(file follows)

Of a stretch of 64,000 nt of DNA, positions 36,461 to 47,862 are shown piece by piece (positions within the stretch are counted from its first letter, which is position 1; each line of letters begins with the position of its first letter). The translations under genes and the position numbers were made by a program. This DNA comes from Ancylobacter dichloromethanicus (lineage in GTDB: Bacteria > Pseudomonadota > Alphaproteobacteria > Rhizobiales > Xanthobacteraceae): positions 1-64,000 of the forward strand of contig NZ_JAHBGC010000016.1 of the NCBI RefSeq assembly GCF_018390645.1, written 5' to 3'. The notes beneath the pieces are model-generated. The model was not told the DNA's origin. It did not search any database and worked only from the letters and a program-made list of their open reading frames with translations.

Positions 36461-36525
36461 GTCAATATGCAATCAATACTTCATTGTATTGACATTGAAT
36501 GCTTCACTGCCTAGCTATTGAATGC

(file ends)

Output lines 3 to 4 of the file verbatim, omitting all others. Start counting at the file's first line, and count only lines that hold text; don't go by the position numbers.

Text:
36461 GTCAATATGCAATCAATACTTCATTGTATTGACATTGAAT
36501 GCTTCACTGCCTAGCTATTGAATGC